LOS ANGELES AIR FORCE BASE, El Segundo, Calif. --
Supplemented by legacy satellites from the Defense Support Program, the Space Based Infrared System constellation is made up of Geosynchronous satellites, and sensors in Highly Elliptical Orbit (HEO). Those HEO sensors recently marked a major milestone in the effort to extend their useful life with the completion of the HEO Automation Pathfinder (HAP) Test and Transition period and entrance into the Automated Early Development Use (Auto-EDU) period. The system now has the capability to execute continuous automated surveillance tasking with a HEO sensor to provide early use data to the technical intelligence community.
HAP enables automated Telemetry, Tracking, and Commanding (TT&C) of HEO sensors during flight and will monitor payload state of health during on-orbit operations. The automation software simplifies operations, reduces manning requirements, and reduces costs associated with sustainment and pre-operations support. Additionally, HAP will allow other HEO sensors to be used for research and development well past the end of their program design life.
“The SBIRS HEO sensors are multimillion dollar pieces of equipment that provide the critical function of gathering Overhead Persistent Infrared Data over remote regions” said Col. Dennis Bythewood, director of the Remote Sensing Systems Directorate. “The HAP project was originally conceived to extend the operational utility of HEO sensor payloads. The successful completion of the HAP test, transition period and entrance into steady automated use will help ensure that these HEO payloads will provide valuable data long after originally planned.”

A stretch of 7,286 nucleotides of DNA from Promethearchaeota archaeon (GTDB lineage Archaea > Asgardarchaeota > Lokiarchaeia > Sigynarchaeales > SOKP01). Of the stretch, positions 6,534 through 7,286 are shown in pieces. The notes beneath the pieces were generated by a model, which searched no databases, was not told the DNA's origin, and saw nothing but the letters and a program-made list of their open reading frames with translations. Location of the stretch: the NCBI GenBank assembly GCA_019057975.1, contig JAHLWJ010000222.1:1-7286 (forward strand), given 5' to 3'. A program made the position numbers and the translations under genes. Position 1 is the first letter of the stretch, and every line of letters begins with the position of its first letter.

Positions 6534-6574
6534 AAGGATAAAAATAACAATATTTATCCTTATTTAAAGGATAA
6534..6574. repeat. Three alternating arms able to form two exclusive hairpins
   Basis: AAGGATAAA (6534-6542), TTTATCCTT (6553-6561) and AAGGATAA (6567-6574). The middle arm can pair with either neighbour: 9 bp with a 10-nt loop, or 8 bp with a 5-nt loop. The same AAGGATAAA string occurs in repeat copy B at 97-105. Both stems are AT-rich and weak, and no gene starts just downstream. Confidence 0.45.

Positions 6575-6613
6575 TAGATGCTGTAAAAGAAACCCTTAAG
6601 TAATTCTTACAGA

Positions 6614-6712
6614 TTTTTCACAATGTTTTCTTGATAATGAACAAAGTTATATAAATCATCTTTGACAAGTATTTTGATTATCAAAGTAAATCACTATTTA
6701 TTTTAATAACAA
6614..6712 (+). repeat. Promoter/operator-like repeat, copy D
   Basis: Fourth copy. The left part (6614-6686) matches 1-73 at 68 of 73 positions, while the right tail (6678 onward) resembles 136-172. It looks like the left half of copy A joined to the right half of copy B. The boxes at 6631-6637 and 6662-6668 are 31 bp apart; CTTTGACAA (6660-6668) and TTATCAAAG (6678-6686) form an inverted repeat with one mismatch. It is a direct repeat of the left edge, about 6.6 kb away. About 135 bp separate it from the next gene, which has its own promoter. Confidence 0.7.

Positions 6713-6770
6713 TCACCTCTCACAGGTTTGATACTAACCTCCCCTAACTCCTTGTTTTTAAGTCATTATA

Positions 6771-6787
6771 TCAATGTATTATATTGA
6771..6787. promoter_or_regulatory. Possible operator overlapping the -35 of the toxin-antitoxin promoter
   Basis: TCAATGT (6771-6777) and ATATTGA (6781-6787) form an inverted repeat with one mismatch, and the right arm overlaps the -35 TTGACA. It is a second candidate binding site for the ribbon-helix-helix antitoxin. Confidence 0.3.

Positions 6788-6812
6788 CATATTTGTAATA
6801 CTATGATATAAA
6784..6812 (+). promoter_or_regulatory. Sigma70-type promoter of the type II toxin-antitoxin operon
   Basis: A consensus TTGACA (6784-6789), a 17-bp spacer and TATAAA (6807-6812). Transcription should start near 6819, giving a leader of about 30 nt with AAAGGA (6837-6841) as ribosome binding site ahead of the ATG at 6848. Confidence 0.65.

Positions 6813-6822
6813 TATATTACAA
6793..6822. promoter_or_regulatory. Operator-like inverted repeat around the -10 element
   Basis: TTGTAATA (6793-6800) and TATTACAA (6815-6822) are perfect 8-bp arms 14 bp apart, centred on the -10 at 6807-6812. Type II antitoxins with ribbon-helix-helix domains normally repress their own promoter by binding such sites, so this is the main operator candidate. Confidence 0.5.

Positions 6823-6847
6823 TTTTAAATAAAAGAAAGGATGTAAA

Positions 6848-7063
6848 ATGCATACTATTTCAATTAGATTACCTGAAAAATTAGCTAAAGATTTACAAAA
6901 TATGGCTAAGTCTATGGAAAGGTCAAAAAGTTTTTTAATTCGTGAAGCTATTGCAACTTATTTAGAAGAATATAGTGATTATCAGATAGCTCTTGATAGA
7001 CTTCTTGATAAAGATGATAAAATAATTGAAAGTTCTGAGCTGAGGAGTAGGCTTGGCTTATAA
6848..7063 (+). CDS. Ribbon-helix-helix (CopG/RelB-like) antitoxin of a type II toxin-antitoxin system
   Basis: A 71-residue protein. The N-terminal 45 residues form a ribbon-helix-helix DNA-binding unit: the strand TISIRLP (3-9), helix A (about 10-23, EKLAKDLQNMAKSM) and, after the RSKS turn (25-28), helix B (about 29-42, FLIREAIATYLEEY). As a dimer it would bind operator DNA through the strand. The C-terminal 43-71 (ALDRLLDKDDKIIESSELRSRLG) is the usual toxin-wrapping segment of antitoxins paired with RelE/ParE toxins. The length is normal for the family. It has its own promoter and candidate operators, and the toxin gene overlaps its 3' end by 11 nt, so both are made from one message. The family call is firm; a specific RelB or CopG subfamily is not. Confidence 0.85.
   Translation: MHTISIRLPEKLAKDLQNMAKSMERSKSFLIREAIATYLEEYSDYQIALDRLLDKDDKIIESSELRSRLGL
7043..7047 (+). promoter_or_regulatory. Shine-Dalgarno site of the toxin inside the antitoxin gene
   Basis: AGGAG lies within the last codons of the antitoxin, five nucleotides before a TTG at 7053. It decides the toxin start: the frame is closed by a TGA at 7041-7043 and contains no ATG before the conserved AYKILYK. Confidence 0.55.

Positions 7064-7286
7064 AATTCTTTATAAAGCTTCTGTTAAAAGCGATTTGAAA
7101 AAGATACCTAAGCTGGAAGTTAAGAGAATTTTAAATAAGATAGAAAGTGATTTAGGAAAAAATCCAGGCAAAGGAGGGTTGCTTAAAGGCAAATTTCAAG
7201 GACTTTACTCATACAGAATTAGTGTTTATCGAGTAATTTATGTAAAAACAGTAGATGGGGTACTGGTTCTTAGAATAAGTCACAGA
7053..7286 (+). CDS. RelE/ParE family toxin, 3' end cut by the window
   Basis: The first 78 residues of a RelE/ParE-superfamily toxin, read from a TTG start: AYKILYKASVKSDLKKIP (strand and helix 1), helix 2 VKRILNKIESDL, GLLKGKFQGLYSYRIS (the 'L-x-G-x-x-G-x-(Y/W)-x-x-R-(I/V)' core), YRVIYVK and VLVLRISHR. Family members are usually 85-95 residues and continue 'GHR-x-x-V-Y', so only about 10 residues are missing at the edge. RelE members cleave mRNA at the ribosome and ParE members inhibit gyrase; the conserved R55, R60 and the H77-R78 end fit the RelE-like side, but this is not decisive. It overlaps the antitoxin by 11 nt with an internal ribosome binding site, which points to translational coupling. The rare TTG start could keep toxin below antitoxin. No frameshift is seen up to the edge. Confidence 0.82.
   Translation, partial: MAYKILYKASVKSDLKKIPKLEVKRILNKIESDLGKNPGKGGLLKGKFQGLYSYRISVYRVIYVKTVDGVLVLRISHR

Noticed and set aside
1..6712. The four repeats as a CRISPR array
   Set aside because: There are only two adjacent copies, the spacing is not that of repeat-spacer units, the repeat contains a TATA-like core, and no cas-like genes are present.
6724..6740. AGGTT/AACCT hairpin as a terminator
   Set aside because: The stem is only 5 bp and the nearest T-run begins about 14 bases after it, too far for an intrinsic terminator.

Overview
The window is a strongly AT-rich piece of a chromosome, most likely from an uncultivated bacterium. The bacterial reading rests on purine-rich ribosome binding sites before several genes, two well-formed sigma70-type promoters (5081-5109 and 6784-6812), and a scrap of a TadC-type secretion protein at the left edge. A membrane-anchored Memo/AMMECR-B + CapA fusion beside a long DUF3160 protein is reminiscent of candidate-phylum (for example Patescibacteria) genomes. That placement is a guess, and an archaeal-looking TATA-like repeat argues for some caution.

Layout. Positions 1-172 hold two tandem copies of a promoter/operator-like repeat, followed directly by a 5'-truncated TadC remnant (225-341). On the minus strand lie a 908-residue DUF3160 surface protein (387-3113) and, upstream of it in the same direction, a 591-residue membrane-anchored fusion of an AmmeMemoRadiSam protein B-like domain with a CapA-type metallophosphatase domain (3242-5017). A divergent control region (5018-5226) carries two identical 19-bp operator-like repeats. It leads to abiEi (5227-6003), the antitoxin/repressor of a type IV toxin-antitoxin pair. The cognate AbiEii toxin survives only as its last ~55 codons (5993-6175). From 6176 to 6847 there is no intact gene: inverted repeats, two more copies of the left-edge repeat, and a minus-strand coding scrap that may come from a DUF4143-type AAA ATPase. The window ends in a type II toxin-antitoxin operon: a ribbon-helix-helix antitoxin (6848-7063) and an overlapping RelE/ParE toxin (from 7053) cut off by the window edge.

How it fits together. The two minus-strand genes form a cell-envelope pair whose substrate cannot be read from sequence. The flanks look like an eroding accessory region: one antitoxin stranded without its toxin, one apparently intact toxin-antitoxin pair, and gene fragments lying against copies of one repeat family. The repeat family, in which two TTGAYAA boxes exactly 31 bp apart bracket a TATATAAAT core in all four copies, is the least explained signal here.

HAP Auto-EDU period will allow for the transmission and sharing data with mission partners and the Remote Sensing Directorate developed the HAP Neptune software with the help of numerous other agencies. This included work with the Naval Research Lab’s Neptune Common Ground Architecture software for automated TT&C, as well as the National Geospatial Intelligence Agency (NGA) for joint mission management initiative integration, and National Air and Space Intelligence Center (NASIC) who developed HAP applications and benefits to the battlespace awareness and technical intelligence mission areas.
The Remote Sensing Systems Directorate at the U.S. Air Force Space and Missile Systems Center manages the SBIRS program. Lockheed Martin Space Systems Company, Sunnyvale, California, is the SBIRS prime contractor, and Northrop Grumman Electronic Systems, Azusa, California, is the payload integrator. The 460th Space Wing at Buckley AFB in Aurora, Colorado, operates the SBIRS system. The SBIRS program delivers timely, reliable and accurate missile-warning and infrared surveillance information to the president of the United States, the secretary of defense, combatant commanders, the intelligence community and other key decision makers. The system enhances global missile launch detection capability, supports the nation’s ballistic missile defense system, expands the country’s technical intelligence gathering capacity and bolsters situational awareness for warfighters on the battlefield.
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